The Crescent Lake-High Lake Trail begins on the Specimen Creek Trail
, 6.1 miles north of U.S. Highway 191, It starts with a steep 1000-foot climb through spruce-fir and lodgepole forests. At the 1.4-mile mark, after gaining 800 feet, the trail breaks out of the trees at Crescent Lake. This 15-acre jewel sits in an impressive geologic cirque. There’s a nice campsite here too, but no fish.
From Crescent Lake the trail climbs another 200 feet, then drops slightly and passes a small pond. At the 2.2-mile mark the trail begins another 700 foot climb over 2.3 miles to the park boundary. At the 3.6-mile mark the trail climbs up and over a ridge and the views both east and west are outstanding. As you continue, notice the mix of trees has shifted. In addition to spruce and fir trees, there now are distinctive five-needled whitebark pine. Unfortunately, most of the whitebarks are dead or dying. Drought conditions in the Northern Rockies made mature whitebarks susceptible to attack by mountain pine bark beetles. The death of this mature forest is a blow to Yellowstone’s grizzly population, that depend heavily on nutrient-rich whitebark pine nuts for food in the fall.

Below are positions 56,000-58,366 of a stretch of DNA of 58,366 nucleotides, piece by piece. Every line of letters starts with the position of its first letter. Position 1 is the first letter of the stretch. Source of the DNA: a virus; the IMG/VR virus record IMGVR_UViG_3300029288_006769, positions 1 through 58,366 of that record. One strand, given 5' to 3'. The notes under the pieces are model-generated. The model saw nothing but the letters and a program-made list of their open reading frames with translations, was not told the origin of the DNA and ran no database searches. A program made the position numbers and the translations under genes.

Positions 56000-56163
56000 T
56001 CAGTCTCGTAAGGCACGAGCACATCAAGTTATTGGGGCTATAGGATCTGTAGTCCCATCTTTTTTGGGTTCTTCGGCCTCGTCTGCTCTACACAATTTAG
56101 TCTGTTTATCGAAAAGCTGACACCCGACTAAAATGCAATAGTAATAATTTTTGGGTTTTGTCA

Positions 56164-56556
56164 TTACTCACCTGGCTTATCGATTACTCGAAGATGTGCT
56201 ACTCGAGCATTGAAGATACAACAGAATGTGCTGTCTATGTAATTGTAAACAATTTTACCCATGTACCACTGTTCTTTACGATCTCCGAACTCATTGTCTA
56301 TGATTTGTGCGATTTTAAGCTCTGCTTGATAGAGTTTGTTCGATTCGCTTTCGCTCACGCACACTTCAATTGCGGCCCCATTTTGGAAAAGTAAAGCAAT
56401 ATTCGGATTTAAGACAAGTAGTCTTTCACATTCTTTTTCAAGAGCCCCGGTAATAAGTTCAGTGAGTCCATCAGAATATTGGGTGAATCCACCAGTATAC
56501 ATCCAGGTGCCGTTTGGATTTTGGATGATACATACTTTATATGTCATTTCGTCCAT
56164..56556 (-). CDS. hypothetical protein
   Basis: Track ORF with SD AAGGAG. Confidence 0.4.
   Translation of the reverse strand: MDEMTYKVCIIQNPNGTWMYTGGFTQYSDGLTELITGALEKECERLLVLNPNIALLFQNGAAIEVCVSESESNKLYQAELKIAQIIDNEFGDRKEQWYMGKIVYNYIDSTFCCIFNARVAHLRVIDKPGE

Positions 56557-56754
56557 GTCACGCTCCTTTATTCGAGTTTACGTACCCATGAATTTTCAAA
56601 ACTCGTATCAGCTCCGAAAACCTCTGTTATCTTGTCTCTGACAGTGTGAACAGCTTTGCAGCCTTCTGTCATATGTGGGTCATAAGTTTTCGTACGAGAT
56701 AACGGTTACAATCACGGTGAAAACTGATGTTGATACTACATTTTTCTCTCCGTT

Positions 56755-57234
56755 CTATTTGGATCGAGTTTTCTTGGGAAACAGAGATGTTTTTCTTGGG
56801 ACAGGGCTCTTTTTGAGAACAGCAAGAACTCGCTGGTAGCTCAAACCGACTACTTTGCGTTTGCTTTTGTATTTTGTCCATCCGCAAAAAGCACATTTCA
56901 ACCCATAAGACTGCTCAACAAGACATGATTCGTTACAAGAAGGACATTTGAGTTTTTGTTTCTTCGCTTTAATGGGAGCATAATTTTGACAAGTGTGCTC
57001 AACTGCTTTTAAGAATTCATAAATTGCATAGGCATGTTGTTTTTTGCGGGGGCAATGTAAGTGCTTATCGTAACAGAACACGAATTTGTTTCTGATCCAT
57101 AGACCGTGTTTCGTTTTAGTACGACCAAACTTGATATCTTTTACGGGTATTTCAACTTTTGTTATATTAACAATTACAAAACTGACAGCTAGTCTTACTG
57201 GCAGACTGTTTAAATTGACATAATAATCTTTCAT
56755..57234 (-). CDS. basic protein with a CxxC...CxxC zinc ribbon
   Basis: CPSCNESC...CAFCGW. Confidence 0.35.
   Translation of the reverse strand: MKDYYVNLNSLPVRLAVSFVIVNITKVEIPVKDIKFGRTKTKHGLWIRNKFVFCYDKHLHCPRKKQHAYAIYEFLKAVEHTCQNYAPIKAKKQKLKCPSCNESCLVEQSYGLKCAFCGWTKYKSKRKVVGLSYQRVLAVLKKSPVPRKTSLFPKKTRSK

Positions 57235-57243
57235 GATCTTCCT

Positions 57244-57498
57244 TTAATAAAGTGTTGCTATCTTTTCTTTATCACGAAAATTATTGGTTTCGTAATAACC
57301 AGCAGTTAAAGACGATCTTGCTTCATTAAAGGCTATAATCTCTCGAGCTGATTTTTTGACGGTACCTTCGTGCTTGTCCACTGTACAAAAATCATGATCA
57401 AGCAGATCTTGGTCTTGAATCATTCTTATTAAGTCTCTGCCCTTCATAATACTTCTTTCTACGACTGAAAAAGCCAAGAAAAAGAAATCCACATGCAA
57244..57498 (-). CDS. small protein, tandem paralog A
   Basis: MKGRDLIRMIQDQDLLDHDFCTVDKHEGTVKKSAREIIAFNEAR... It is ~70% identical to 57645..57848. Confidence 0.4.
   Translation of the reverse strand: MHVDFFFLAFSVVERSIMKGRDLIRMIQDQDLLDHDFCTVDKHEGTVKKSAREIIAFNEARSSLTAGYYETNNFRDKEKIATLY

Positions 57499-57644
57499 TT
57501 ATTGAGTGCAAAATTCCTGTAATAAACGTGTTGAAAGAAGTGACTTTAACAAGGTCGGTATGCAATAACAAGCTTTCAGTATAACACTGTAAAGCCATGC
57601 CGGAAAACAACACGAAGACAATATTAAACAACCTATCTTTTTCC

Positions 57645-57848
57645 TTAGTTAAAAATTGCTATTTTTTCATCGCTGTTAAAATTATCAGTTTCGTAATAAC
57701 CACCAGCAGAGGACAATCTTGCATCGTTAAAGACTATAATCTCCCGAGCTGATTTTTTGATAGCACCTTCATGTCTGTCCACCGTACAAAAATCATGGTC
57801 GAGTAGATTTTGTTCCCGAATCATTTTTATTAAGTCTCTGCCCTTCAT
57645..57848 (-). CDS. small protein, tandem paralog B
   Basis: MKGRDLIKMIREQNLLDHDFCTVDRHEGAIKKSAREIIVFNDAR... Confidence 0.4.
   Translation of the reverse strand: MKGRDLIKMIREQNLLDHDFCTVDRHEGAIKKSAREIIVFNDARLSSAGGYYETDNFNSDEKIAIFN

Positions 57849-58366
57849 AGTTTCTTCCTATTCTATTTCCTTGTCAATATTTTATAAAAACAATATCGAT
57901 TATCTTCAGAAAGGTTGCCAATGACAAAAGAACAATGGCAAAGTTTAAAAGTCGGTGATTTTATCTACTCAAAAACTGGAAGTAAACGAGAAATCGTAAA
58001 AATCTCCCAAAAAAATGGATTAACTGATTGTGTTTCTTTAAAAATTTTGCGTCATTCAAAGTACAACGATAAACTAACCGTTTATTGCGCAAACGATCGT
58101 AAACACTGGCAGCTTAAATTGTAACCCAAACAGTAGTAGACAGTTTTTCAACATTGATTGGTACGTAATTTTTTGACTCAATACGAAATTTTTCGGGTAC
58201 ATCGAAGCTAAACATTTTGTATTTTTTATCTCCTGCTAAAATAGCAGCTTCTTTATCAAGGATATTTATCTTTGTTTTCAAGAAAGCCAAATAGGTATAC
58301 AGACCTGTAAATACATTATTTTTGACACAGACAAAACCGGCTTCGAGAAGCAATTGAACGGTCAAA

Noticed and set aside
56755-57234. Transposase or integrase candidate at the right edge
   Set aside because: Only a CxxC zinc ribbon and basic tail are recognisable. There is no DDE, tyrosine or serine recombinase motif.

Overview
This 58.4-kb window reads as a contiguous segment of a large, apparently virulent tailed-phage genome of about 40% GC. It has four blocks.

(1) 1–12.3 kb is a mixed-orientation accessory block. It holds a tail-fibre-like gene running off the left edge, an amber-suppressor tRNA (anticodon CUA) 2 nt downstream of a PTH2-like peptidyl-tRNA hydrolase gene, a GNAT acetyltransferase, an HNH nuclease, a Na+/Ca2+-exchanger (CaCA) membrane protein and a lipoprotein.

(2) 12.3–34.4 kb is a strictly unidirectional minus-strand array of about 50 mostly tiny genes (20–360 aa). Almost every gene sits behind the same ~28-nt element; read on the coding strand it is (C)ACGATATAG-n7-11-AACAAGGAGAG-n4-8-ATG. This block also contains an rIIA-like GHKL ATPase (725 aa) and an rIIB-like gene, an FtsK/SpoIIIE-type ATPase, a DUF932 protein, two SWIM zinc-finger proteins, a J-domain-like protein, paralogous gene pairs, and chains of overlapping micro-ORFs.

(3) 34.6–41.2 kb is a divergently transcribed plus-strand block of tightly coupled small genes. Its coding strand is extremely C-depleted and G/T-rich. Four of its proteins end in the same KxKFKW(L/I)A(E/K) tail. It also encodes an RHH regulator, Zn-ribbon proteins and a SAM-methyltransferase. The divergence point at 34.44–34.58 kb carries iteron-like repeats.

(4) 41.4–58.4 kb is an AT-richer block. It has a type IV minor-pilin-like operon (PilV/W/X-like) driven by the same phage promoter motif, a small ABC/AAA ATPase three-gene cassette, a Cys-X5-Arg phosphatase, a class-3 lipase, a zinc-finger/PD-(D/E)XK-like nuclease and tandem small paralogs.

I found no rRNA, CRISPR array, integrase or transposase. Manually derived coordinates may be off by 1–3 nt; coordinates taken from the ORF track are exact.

At 4.5 miles the boundary is reached and the views are spectacular. Impressive Lion Creek Canyon lies out of the park to the north, and the Gallatin Range stretches out to the southeast. The next 1.5 miles the trail travels on or near the park boundary and drops 600 feet to the banks of High Lake. This is the highlight of the trip! At one time, this ridge lay outside the park. In the early 1920s plans were made to dramatically expand the park. These high hopes never completely materialized, but out of them came Grand Teton National Park and several Yellowstone boundary changes. In 1927 this northwest corner of the park was expanded to include the Gallatin Petrified Forest and winter grazing grounds for a large elk heard.
At 6 miles, the lovely 7-acre High Lake is reached. At 8774 feet, I'd say it's well named. Though only 18 feet deep, it sports a healthy population of cutthroat trout. And there are two nice campsites. From the lake the trail continues south, briefly leaving the park, then turns right and follows the East Fork of Specimen Creek the final 4 miles as it drops another 700 feet to its junction with the Sportsman Lake Trail
. From here it's another 6.7 miles to the Specimen creek Trailhead on U.S. 191.
Thanks to guidebook author, Tom Carter, for sharing this trail description. To learn more about visiting Yellowstone, check out his book, Day Hiking Yellowstone
Great chance to see elk. Grizzly bears also frequent the area.